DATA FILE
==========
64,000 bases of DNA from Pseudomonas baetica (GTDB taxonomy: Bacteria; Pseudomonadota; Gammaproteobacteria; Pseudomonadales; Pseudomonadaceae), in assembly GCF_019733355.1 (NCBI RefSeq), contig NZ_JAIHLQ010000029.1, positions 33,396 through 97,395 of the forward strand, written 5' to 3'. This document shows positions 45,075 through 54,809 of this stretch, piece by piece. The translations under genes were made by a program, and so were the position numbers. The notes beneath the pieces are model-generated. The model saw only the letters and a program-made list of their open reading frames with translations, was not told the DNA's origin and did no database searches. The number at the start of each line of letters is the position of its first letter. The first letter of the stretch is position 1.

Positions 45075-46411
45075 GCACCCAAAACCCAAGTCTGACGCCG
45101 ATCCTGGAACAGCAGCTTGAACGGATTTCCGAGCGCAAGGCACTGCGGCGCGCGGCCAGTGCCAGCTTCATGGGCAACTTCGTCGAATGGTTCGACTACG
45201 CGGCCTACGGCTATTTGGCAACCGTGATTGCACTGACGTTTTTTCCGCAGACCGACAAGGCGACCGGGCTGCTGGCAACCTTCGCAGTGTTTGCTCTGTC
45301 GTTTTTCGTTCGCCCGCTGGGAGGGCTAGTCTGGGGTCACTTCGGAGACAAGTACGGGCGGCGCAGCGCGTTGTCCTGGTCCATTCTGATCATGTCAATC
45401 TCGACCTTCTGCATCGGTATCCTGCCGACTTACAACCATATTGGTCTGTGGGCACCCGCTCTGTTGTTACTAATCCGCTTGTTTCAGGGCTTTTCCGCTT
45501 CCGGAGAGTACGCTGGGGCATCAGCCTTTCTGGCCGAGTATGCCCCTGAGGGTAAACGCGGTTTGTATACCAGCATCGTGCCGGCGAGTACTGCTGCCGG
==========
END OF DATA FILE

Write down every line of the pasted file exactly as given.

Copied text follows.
64,000 bases of DNA from Pseudomonas baetica (GTDB taxonomy: Bacteria; Pseudomonadota; Gammaproteobacteria; Pseudomonadales; Pseudomonadaceae), in assembly GCF_019733355.1 (NCBI RefSeq), contig NZ_JAIHLQ010000029.1, positions 33,396 through 97,395 of the forward strand, written 5' to 3'. This document shows positions 45,075 through 54,809 of this stretch, piece by piece. The translations under genes were made by a program, and so were the position numbers. The notes beneath the pieces are model-generated. The model saw only the letters and a program-made list of their open reading frames with translations, was not told the DNA's origin and did no database searches. The number at the start of each line of letters is the position of its first letter. The first letter of the stretch is position 1.

Positions 45075-46411
45075 GCACCCAAAACCCAAGTCTGACGCCG
45101 ATCCTGGAACAGCAGCTTGAACGGATTTCCGAGCGCAAGGCACTGCGGCGCGCGGCCAGTGCCAGCTTCATGGGCAACTTCGTCGAATGGTTCGACTACG
45201 CGGCCTACGGCTATTTGGCAACCGTGATTGCACTGACGTTTTTTCCGCAGACCGACAAGGCGACCGGGCTGCTGGCAACCTTCGCAGTGTTTGCTCTGTC
45301 GTTTTTCGTTCGCCCGCTGGGAGGGCTAGTCTGGGGTCACTTCGGAGACAAGTACGGGCGGCGCAGCGCGTTGTCCTGGTCCATTCTGATCATGTCAATC
45401 TCGACCTTCTGCATCGGTATCCTGCCGACTTACAACCATATTGGTCTGTGGGCACCCGCTCTGTTGTTACTAATCCGCTTGTTTCAGGGCTTTTCCGCTT
45501 CCGGAGAGTACGCTGGGGCATCAGCCTTTCTGGCCGAGTATGCCCCTGAGGGTAAACGCGGTTTGTATACCAGCATCGTGCCGGCGAGTACTGCTGCCGG